Dr David Barnes

I research across Victorian (especially late-Victorian) and modernist writing, with two major emphases: transnational/transatlantic literature, and environmental humanities. I’m particularly interested in the role of cities in the modern cultural imaginary. My first book, The Venice Myth (2014) explored the ways in which the contested politics and history of Venice shaped a range of literary and cultural responses from 1800 to the present, examining the impact of the Risorgimento, civic nationalism, and Fascism.

Current research interests focus on two areas of interest. The first lies in exploring a range of transatlantic cultural exchanges in the late 19th and early 20th century. White Modernities: Transatlantic Writing and New Imperialism 1898-1945 (contract, Oxford University Press) will be a book examining the ways in which ideologies of empire and race condition or determine the forms of exchange – literary and cultural – between Europe and the Americas. Authors of interest here include Henry James, Edith Wharton, D.H. Lawrence and Langston Hughes. The US’s imperial turn is conceived here as a framework by which national and racial identities are performed in these texts.

Urban Animals is a project focusing on the role of the animal in the modern city, and features a range of literary figures, from Dickens to Virginia Woolf, Bram Stoker to T.S. Eliot. I explore the ways in which the digressive, destabilising and sometimes subversive presences of animals are fundamental to the way the development of the modern city is received.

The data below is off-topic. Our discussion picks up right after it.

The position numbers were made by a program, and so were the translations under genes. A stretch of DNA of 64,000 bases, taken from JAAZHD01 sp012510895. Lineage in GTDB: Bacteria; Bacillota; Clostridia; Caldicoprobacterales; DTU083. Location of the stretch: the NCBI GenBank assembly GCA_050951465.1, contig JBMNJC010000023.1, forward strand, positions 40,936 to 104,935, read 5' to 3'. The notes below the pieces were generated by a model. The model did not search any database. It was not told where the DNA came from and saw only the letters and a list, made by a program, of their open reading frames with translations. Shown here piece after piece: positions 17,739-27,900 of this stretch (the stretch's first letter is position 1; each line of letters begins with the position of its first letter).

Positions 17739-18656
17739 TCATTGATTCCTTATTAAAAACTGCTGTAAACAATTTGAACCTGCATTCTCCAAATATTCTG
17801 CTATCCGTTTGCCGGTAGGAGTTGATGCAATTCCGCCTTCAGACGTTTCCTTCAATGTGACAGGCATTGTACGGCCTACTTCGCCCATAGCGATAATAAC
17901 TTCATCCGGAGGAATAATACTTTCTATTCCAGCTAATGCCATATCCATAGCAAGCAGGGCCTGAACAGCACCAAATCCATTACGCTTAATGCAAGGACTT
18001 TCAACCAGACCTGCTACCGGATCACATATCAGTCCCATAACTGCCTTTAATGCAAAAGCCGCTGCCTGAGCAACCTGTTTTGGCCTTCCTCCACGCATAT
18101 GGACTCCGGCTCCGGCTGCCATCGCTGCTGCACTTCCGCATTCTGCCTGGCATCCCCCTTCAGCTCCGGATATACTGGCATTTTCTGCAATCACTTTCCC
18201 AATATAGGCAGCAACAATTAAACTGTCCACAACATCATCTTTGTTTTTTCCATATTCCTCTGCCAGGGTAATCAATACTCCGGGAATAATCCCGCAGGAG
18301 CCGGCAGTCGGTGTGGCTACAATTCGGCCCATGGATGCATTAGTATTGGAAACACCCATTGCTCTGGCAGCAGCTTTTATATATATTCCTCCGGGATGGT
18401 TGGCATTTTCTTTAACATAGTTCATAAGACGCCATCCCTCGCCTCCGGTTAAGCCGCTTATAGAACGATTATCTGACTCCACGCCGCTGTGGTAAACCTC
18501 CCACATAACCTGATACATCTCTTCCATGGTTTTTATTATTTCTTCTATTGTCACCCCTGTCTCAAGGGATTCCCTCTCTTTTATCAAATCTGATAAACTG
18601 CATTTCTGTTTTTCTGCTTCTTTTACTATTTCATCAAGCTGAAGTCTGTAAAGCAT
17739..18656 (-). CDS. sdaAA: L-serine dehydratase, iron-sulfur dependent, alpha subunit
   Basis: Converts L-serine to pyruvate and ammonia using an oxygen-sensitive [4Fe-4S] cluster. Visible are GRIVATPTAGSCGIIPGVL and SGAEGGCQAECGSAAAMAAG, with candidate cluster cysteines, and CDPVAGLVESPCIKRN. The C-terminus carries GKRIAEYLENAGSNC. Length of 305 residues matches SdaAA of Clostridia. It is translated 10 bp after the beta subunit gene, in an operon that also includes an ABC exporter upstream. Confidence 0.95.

I teach across nineteenth and twentieth-century periods, teaching on the following papers:

Literature in English 1830-1910

Literature in English 1910-present

Introduction to Literature (Paper 1b)

I've also supervised undergraduate and postgraduate dissertations on a range of twentieth-century, contemporary, and Victorian topics. 

I studied English at Oxford as an undergraduate; I then moved to London to work in journalism, before completing an MA and PhD at Queen Mary, University of London. After completing my PhD, I was a postdoctoral Teaching Fellow at the University of Birmingham, before holding various teaching and research positions in Oxford. I’ve also held visiting research fellowships at the Harrison Institute, University of Virginia (2017) and Senate House Library, University of London (2022).

I also continue to write in other media, including radio, where I occasionally produce and present programmes. In 2021, I co-produced Regarding the Pain of Others for BBC Radio 3/World Service (link here https://www.bbc.co.uk/programmes/m000wkjm). In 2019 I wrote and presented Escape of the Zebra (also for Radio 3) – a documentary that followed the dramatic escape of a Grevy’s zebra from London Zoo during the Blitz of 1941 (link here BBC Radio 3: Between the Ears - The Escape of the Zebra from the Zoo.) My writing has also appeared in The Times, Guardian, TLS, New European and Literary Hub.